In the context of a research project which explores the experiences of austerity in a small number of ‘squeezed middle’, ‘just about managing’ (low-to-middle income) families in north east England, this paper focuses on the place of everyday relationships within and beyond the family in mediating austerity. It uses a psychosocial framing to foreground the importance, complexity and diversity of relationships in making sense of and negotiating changing socio-economic circumstances, attempting to think about and connect the psychic dynamics of families’ relationships and the social dynamics of austerity and recession, and to develop a psychosocial geography of everyday austerity. After setting out some ideas about the nature and value of relationships, the paper asks how and why relationships with family, friends, neighbours, acquaintances and wider communities have been invoked, used, challenged, remade, and imagined as families have navigated the transformations of austerity. As part of the ‘squeezed middle’, these are not families living in poverty, but they have all experienced real threats and losses in the context of austerity, redundancies, falling incomes, tightened budgets, and growing insecurities, for example. The paper explores the ways in which these shifts are connected, in families’ reflections and narrations, to the place of children and their futures in family dreams, the diverse support and demands of friends in crises, large and small, memories of earlier family lives, and everyday negotiations with partners, husbands and wives, and wider families. It seeks to map these shifting relationships, identifying the varying sites and spaces, within and beyond the family home, in which they are made and remade. In these ways, the paper connects to ongoing debates, political, popular and academic, about relationships, austerity, and neoliberalism more widely, to reflect on their diverse and complex articulations.

Thanks to Sarah Hall, John Horton and Helena Pimlott-Wilson for organising the session.

Street Play and Everyday Relationships

I spent yesterday at the play and playwork conference at Leeds Beckett University, my first play conference. I’ve been thinking more and more about play in the last year or so. Since December 2015, I’ve regularly coordinated with my neighbours to close my street for play about once a month, following the playing out model. In the last few months, I’ve started working with two other local street organisers to develop and promote opportunities for street play across North Tyneside. And in the last few weeks, I’ve realised that street play offers a fantastic opportunity to research the geographies of our everyday relationships, an idea that’s been central to my research and teaching for the last few years.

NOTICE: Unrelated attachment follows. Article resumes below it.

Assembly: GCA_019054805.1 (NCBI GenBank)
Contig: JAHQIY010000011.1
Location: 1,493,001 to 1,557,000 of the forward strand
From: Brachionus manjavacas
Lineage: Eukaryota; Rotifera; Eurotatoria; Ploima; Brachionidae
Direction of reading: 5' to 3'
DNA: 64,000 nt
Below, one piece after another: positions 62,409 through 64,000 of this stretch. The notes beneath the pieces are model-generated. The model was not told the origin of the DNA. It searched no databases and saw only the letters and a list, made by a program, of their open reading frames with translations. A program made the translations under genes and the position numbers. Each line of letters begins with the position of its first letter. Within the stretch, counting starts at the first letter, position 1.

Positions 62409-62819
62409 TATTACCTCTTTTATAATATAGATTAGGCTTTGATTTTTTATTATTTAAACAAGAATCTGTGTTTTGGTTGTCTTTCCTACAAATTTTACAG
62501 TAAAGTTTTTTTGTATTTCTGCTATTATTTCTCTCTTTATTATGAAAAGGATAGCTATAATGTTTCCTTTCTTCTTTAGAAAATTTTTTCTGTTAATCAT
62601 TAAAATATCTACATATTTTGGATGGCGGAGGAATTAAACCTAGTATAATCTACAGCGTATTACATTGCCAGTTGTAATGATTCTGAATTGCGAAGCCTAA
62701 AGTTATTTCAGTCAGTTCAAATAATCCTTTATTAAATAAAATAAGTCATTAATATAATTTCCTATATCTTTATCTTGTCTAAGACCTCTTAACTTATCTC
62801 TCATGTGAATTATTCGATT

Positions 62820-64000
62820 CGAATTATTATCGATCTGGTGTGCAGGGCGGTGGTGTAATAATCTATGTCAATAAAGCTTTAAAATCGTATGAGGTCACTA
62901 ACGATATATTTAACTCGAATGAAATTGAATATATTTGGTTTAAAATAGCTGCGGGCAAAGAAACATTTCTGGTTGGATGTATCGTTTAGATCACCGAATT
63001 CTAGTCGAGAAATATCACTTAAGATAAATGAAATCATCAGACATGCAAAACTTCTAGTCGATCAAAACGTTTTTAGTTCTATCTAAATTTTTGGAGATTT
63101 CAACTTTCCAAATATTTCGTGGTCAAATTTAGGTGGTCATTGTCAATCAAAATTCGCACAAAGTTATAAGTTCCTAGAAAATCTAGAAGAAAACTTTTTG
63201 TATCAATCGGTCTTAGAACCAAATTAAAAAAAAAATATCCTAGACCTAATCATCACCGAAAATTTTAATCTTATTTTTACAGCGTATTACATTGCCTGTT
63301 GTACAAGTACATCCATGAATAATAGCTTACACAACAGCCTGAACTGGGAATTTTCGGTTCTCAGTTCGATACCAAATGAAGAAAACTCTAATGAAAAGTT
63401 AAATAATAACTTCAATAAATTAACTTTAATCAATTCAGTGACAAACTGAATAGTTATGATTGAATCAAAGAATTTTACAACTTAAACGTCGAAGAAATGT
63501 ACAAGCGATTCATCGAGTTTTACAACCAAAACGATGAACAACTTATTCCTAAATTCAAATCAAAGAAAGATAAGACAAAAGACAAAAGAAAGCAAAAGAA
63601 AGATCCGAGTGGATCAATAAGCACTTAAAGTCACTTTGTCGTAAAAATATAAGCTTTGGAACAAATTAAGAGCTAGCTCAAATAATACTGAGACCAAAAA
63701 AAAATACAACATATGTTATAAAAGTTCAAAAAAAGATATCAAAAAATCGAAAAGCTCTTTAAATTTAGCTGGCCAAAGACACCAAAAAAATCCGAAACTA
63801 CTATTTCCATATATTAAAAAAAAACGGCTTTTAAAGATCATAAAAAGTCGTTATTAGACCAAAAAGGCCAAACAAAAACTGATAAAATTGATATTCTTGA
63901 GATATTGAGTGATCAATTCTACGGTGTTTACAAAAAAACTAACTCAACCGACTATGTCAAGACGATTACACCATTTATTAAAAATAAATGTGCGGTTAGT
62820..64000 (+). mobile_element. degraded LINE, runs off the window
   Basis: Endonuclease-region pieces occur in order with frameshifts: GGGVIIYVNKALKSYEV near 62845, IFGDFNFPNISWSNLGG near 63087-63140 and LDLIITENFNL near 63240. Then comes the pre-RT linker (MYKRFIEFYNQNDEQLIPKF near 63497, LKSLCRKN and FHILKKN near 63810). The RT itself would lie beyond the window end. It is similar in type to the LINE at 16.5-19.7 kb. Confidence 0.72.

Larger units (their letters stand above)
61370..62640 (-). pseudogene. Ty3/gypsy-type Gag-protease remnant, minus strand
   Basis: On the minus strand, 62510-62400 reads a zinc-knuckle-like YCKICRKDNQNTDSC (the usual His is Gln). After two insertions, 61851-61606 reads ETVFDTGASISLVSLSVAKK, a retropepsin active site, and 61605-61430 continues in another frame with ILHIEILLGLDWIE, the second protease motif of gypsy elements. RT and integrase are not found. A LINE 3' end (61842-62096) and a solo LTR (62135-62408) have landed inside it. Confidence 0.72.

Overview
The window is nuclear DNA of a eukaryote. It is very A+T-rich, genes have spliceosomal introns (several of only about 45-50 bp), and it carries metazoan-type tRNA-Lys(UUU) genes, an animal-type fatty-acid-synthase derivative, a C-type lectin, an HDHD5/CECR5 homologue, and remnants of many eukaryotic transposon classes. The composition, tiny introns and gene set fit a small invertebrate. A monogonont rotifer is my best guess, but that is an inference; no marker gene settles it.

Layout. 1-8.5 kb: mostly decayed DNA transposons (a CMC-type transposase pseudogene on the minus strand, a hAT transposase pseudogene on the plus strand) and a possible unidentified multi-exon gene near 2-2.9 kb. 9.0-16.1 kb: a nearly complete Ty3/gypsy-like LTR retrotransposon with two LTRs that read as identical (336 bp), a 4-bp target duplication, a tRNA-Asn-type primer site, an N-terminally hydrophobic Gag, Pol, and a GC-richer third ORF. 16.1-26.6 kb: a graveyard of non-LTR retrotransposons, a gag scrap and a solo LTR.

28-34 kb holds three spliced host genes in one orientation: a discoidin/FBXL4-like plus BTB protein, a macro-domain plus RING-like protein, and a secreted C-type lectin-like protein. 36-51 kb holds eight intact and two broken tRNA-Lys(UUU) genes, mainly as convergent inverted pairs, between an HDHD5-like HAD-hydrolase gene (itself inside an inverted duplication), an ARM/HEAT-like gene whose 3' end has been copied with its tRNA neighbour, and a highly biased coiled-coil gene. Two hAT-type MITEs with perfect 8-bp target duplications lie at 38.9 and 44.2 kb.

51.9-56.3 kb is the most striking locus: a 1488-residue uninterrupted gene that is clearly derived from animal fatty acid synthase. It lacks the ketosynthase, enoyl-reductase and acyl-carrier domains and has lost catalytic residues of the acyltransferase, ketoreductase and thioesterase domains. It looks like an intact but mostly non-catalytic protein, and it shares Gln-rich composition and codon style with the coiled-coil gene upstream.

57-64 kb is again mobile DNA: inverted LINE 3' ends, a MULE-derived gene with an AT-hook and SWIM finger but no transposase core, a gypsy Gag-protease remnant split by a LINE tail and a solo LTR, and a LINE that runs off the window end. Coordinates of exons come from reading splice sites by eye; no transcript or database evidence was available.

I love seeing kids play out in our street, I love the slightly subversive temporary displacement of cars, I love the chalk left on the street, often for days after we’ve been playing. But what I’m hoping to explore in my research is why adults plan street play, what they hope will happen, and what does happen, to them and their streets, as street play progresses.

From the very start of yesterday’s conference, the synergy between children playing and adult sociability was clear. Leeds’ Lord Mayor noted in her welcoming address that playing out is important not just for kids but for whole communities, as play builds relationships across diversity and difference, and as children’s presence in public space encourages – or even forces – adults to hang out outside too, watching their children, chatting with neighbours, and sometimes starting to play in their own ways too.

In the first workshop I attended, John McKendrick explored how we might make our cities and neighbourhoods play-friendly, and asked what it means for a place to be play-friendly, child-friendly or even family-friendly. What kinds of spaces do these different, if related, initiatives imagine?

The possibility of play is certainly at the heart of these visions, but so too is a broader idea of building relationships within communities, to draw people out into public spaces within their neighbourhoods, and to enable communities to develop shared identities and senses of belonging. The ‘play rhetorics‘ developed by Brian Sutton-Smith and cited by John might be augmented by an idea of play as relationships, as a catalyst for connection, friendship, recognition and community.

This is an idea at the heart of street play, and of my experiences of and hopes for playing out in my street and elsewhere. It is also one recognised by Helen Forman in her contribution to the conference’s street play workshop. Reflecting on the kinds of residential spaces that encourage and enable play, Helen reported that most research on the topic documents an improvement in adult ‘hanging out’ and sociability in places where children play outside.

Play is clearly at the heart of street play. This is a movement that is about kids playing out, but it is also about an idea of our streets and neighbourhoods as spaces that enable and reflect lively, hopeful, ordinary, everyday relationships. We can perhaps re-imagine play-friendly, child-friendly and family-friendly streets as relationship-friendly, streets that help us make and sustain connections which enable us to feel recognised, known, at home. It is these ideas that I’m hoping to explore, using ideas not only from literatures on play, children’s geographies, and communities, but also from theorisations of relationships, especially those which are part of and inspired by Donald Winnicott (for whom play itself was extraordinarily important) and the British object relations school. These thinkers imagine, in different ways, that our relationships, with intimate and imagined others, create the environment within which we find ways of going on being. This is the start of the idea that I hope to work with to explore and understand street play and everyday relationships.